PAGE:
Xu Yongze Released from Labor Camp in China

Tuesday, August 7, 2001 | Tag Cloud Tags: ,

by Alex Buchan

LONDON, August 7 (Compass) — China’s most famous house church prisoner, Mr. Xu Yongze, is free. The 58-year-old founder of the Born Again movement was released on May 16, after serving a three-year “re-education through labor” sentence for establishing an illegal organization in China.

Xu revealed that he was tortured during interrogation sessions. Three weeks after his release, he told a friend in Beijing that once he had each arm handcuffed to an iron gate, and when the gates were opened, he was stretched up off the ground in a gruesome crucifix position.

“I came to feel how Jesus must have felt on the cross,” Xu said. He expressed his appreciation for the international pressure that was put on the Chinese government to treat him fairly.

Xu was originally arrested on March 15, 1997, when police raided a meeting of house church leaders in central China. Initially, no word was heard of him, and Christians worldwide began to fear the worst, especially when official church leaders like Dr. Han Wenzao denounced him as a “cult leader” and refused to admit he was a Christian at all.

There were fears he might be executed. Then Chinese authorities intended to give him a 10-year sentence, but international pressure built up to such an extent that he instead received a four-year sentence, which was decreased to three years in December 1997. Xu’s wife — arrested with him — served a sentence of a year and a half.

Xu said that during the first months of his detention, he was slapped hundreds of times. He was also handcuffed with both arms behind his back and pulled up in mid-air for beating.

He served his sentence in a labor camp where each prisoner had to string 2,500 Christmas tree bulbs every day with a thin wire. Sources say these decorative lights are exported to the United States. Xu said he was not forced to work and was treated fairly well towards the end of his sentence, so he helped a weaker prisoner meet his quota.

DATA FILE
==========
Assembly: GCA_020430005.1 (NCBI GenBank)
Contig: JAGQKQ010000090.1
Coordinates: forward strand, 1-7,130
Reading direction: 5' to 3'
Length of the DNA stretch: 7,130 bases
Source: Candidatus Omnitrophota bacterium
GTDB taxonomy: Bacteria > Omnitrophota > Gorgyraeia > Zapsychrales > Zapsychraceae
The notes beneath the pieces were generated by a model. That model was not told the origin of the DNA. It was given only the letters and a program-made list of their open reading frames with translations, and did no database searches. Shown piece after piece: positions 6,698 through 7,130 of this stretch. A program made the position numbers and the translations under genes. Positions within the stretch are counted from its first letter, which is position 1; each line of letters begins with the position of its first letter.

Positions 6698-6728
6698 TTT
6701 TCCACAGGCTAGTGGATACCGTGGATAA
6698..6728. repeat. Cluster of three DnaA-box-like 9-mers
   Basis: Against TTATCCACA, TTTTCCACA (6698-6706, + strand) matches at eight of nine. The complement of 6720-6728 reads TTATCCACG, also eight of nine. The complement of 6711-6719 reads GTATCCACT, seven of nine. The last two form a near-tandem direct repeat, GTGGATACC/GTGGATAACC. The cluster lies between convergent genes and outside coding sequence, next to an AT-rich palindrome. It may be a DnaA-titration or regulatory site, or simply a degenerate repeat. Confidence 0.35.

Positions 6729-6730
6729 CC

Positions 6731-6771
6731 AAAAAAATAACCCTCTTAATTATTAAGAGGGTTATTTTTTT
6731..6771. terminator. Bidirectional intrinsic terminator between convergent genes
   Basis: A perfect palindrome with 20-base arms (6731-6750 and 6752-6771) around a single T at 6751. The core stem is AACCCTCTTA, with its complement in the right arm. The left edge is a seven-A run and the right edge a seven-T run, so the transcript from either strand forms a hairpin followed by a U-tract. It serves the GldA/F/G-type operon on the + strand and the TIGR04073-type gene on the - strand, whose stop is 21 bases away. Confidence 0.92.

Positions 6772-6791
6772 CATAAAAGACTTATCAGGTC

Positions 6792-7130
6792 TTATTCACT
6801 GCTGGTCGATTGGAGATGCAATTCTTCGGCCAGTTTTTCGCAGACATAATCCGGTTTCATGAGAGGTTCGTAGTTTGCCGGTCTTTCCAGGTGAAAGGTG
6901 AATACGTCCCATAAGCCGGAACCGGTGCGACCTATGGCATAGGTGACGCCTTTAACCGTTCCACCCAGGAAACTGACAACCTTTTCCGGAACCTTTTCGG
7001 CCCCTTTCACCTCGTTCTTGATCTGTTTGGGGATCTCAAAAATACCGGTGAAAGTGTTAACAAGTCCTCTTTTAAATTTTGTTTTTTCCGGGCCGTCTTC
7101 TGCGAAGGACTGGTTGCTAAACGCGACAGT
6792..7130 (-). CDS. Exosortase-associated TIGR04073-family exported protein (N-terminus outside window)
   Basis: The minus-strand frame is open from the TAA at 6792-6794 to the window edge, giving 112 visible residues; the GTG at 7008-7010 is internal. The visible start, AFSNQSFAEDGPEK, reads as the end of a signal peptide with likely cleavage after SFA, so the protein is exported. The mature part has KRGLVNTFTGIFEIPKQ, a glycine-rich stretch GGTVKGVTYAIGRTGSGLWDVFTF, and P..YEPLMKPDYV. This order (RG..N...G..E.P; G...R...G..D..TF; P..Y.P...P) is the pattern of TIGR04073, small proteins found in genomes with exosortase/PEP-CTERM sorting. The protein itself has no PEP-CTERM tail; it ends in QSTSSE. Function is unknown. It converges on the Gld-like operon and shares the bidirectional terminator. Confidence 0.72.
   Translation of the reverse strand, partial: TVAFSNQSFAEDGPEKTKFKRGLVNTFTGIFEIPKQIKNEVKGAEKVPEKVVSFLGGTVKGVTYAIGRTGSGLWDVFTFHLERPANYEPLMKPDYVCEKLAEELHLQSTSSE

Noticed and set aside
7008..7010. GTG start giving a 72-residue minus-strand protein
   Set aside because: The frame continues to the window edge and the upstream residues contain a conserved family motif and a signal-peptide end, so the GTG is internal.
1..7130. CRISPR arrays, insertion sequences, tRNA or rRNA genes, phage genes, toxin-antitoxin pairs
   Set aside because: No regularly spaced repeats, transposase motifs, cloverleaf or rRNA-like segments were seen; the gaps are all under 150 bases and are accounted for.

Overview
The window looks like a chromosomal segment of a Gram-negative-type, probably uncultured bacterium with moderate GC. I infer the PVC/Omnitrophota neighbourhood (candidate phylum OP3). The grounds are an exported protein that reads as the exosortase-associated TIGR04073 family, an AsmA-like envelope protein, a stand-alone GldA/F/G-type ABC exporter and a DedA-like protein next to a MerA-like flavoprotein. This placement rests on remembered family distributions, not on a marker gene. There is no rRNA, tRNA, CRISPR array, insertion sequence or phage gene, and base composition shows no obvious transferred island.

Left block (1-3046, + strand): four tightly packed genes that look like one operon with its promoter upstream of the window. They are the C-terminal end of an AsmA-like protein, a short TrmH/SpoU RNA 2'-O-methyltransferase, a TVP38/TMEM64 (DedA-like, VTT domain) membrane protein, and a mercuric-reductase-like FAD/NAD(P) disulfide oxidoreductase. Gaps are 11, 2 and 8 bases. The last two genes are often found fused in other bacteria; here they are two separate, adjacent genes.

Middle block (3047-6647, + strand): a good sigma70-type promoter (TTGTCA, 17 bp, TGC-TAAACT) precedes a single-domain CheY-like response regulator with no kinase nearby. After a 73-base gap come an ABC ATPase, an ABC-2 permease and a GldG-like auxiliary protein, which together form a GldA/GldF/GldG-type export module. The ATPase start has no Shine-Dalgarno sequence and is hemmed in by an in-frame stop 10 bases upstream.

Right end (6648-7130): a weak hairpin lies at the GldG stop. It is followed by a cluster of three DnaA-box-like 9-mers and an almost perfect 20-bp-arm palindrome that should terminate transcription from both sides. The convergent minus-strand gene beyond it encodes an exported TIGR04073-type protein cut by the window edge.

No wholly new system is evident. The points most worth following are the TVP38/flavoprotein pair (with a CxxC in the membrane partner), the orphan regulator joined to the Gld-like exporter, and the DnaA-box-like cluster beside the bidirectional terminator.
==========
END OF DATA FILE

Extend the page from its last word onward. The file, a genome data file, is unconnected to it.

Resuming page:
Xu is now recovering in Nanyang city, in Henan province.

No stranger to controversy, Xu Yongze shot to international prominence in April 1988 when he was arrested in a Beijing public park en route to see visiting American evangelist Dr. Billy Graham. Ironically, Xu had been dubbed, “The Billy Graham of China,” and his arrest shrouded the American evangelist’s first visit to China in more controversy than expected.

But Xu’s main claim to fame rests on his record as the founder of the hugely successful Born Again movement, a Henan-based house church network whose membership may run into the millions.

Early in the movement’s history there was an insistence on copious weeping as an essential evidence of repentance, though in recent years this distinctive has been toned down. Still, this emphasis on emotion is what led to charges of him being called a cult leader, and not only by those in China’s official church, but also by some house church leaders.

It was partly to offset this reputation that Xu convened talks in 1997 between rival house church movements to promote greater mutual understanding. Some believe it was these talks — billed misleadingly in some quarters as “unity” discussions — that spooked the Chinese government into wholesale arrests, because they fear any large movement that operates outside official control.

Copyright © 2000 Compass Direct News Service. Used with permission.

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